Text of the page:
Headline retail sales rose by 0.6% in May, but after a -0.4% revision to the May estimate, leaving a slight change on net over what sales were estimated to be one month ago. Lately, we have been focusing on a measure of sales that abstracts from vehicle dealers, service stations, building materials stores and restaurants, excluding the first three sectors because businesses frequent them as much as consumers and the last sector because of its suppression during the Covid shutdown and after. That “underlying” sales measure rose by 0.8% in June, with a -0.5% revision to the May estimate, also showing only a slight gain on net.
These sales aggregates are depicted in the accompanying chart. Our take on this picture is that the data lie right in between the market consensus story and ours. That is, retail sales have clearly failed to sustain the strong growth that they exhibited early this year, through March. This conflicts with the consensus line that the combination of reopenings and various government stimulus efforts would drive further, strong growth in consumption.
Our take, meanwhile, was that the strong sales growth from June 2020 through March 2021 reflected consumers catching up on purchases not accomplished during the shutdown. With that unmet demand sated by March, we thought sales levels would move back toward the growth trends that were in place prior to the Covid shutdown. It is hard to stridently push that story line as well in the light of the current data. Sales have pulled back (or at least stopped growing) but at the recent pace of possible decline, sales levels would remain above pre-Covid trends for another year or so—not quite what we had in mind.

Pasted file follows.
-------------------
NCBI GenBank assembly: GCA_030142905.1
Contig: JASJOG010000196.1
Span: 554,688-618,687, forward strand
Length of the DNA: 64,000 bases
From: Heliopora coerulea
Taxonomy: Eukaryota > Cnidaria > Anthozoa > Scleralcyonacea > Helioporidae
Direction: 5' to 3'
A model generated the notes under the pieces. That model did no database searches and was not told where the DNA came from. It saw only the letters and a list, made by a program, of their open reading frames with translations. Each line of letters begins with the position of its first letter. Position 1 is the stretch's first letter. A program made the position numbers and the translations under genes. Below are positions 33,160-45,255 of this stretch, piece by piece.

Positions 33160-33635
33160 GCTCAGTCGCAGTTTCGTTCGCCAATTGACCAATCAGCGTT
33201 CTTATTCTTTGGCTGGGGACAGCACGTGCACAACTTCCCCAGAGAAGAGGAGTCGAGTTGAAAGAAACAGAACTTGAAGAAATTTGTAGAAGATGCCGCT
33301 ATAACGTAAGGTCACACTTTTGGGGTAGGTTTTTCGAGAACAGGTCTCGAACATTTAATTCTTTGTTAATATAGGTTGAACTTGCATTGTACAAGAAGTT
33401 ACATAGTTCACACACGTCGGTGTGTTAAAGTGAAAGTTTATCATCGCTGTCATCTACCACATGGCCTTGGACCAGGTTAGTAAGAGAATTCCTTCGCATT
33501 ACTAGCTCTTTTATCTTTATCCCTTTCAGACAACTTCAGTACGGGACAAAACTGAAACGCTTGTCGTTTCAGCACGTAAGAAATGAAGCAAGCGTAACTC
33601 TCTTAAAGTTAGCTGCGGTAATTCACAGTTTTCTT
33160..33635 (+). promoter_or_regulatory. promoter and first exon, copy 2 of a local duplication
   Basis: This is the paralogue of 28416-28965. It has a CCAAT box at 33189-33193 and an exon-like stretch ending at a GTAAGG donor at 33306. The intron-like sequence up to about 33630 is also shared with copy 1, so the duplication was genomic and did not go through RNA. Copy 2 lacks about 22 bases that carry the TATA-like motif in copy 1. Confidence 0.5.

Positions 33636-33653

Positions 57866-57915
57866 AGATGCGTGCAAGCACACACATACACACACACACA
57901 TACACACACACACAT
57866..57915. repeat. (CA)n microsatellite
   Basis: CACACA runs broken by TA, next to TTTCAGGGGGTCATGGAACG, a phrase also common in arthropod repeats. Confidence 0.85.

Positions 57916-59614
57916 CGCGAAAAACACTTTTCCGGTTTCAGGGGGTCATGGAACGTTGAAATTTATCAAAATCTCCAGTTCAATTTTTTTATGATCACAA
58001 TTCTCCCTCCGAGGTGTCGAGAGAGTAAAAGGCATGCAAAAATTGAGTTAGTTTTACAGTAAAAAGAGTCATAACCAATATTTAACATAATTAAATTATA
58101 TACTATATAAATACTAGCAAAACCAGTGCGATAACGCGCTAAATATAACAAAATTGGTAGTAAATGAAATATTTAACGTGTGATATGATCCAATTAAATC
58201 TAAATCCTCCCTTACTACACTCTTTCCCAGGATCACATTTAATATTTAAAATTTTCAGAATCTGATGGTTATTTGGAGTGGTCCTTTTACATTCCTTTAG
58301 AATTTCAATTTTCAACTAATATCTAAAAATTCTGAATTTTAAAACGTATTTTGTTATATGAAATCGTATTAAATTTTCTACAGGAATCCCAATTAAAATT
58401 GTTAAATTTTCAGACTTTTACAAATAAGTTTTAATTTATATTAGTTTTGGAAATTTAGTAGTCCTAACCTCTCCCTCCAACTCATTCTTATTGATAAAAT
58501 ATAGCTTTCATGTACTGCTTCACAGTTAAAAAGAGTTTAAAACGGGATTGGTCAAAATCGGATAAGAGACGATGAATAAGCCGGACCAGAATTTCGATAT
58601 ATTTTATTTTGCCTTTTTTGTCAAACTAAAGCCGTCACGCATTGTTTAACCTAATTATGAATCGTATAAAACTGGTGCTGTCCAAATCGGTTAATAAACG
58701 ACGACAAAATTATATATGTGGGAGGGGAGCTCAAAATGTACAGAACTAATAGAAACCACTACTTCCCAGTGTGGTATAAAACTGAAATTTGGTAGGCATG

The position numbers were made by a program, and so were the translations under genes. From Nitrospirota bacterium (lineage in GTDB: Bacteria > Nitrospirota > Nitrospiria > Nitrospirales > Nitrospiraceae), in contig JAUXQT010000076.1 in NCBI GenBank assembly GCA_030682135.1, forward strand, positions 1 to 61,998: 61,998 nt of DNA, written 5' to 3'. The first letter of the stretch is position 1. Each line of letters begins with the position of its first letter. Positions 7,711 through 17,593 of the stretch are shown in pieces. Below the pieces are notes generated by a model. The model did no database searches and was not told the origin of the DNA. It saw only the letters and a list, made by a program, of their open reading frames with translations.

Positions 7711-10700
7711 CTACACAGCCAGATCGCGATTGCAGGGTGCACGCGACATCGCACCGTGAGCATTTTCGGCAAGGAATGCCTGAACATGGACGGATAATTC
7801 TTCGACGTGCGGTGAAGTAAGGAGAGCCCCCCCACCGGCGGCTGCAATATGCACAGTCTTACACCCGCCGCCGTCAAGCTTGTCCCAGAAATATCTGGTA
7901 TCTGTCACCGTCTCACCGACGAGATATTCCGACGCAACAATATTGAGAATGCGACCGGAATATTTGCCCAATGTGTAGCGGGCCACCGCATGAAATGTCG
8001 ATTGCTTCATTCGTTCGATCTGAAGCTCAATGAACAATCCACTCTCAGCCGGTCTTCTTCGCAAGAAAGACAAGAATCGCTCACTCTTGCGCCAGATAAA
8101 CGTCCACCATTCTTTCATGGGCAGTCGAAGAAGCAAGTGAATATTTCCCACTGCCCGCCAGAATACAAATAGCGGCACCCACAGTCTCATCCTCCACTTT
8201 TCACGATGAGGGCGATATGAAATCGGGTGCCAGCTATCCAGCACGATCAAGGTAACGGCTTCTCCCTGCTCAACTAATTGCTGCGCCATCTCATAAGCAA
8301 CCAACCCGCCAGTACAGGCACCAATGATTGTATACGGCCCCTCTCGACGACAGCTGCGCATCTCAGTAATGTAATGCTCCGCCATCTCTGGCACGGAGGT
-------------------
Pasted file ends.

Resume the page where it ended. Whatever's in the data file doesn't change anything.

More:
We can say this. There is still no evidence that any of the government stimulus has been spent. That is, in every month where stimulus payments were remitted, personal saving rose by more than the amount of the stimulus payment, which is to say, consumer spending—on goods and services—rose by less than the increase in income from work.
While retail sales growth has not slowed as much or as quickly as we had expected, it clearly has been softer than market expectations. Long bond yields have dropped 45 bps since sales growth crested in March, and some commentators have expressed fear of a growth fizzle. We think those fears are just as misplaced, as were the expectations of explosive growth circulating this past spring. The post-shutdown recovery will continue, but not at the pace most foresaw just a few months ago.
Meanwhile, the recent months’ “softness” in sales is reflected in most store types, especially building material stores, furniture stores, book and sporting goods stores, and department stores, and even in a flattening in online sales. Vehicle dealer sales have also declined, but that clearly reflects supply-chain problems for carmakers more than any sating of consumer demand. Sales are continuing to move up at grocery stores, restaurants and apparel stores. Again, no real softness in any of these store types, just not the explosive growth expected a few months ago.